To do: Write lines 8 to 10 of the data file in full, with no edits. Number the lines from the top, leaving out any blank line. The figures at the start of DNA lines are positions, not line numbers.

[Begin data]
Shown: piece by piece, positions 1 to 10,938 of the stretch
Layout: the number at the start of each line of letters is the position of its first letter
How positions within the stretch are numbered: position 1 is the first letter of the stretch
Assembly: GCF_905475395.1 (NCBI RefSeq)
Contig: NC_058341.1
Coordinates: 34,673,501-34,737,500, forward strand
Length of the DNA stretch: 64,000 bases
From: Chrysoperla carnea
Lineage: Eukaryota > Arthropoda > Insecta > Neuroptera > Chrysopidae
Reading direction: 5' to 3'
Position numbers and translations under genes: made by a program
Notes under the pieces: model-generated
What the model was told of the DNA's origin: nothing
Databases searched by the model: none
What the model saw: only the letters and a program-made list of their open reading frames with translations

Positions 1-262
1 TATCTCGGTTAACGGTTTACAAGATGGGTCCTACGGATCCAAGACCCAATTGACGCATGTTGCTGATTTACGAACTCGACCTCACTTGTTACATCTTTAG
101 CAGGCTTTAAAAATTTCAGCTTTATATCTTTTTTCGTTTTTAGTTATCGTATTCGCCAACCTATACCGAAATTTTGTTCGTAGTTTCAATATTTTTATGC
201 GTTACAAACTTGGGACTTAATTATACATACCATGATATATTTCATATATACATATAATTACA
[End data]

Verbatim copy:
From: Chrysoperla carnea
Lineage: Eukaryota > Arthropoda > Insecta > Neuroptera > Chrysopidae
Reading direction: 5' to 3'